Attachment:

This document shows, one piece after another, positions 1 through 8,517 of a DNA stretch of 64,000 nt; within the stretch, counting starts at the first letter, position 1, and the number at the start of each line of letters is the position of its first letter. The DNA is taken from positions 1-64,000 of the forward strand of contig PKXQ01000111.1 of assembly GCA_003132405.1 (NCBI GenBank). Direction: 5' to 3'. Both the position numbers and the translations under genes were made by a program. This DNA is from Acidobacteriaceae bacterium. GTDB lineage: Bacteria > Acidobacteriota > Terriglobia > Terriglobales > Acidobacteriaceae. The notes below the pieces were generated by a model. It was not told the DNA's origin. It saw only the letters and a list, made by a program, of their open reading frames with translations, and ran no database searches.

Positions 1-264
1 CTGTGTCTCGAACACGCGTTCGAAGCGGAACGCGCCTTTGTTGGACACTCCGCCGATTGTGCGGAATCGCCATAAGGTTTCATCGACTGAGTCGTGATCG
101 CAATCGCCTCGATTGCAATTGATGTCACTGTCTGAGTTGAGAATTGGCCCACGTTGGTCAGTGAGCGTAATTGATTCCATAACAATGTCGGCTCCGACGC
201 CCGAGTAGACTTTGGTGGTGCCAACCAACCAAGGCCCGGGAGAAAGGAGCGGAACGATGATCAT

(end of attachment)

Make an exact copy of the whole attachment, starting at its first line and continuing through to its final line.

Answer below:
This document shows, one piece after another, positions 1 through 8,517 of a DNA stretch of 64,000 nt; within the stretch, counting starts at the first letter, position 1, and the number at the start of each line of letters is the position of its first letter. The DNA is taken from positions 1-64,000 of the forward strand of contig PKXQ01000111.1 of assembly GCA_003132405.1 (NCBI GenBank). Direction: 5' to 3'. Both the position numbers and the translations under genes were made by a program. This DNA is from Acidobacteriaceae bacterium. GTDB lineage: Bacteria > Acidobacteriota > Terriglobia > Terriglobales > Acidobacteriaceae. The notes below the pieces were generated by a model. It was not told the DNA's origin. It saw only the letters and a list, made by a program, of their open reading frames with translations, and ran no database searches.

Positions 1-264
1 CTGTGTCTCGAACACGCGTTCGAAGCGGAACGCGCCTTTGTTGGACACTCCGCCGATTGTGCGGAATCGCCATAAGGTTTCATCGACTGAGTCGTGATCG
101 CAATCGCCTCGATTGCAATTGATGTCACTGTCTGAGTTGAGAATTGGCCCACGTTGGTCAGTGAGCGTAATTGATTCCATAACAATGTCGGCTCCGACGC
201 CCGAGTAGACTTTGGTGGTGCCAACCAACCAAGGCCCGGGAGAAAGGAGCGGAACGATGATCAT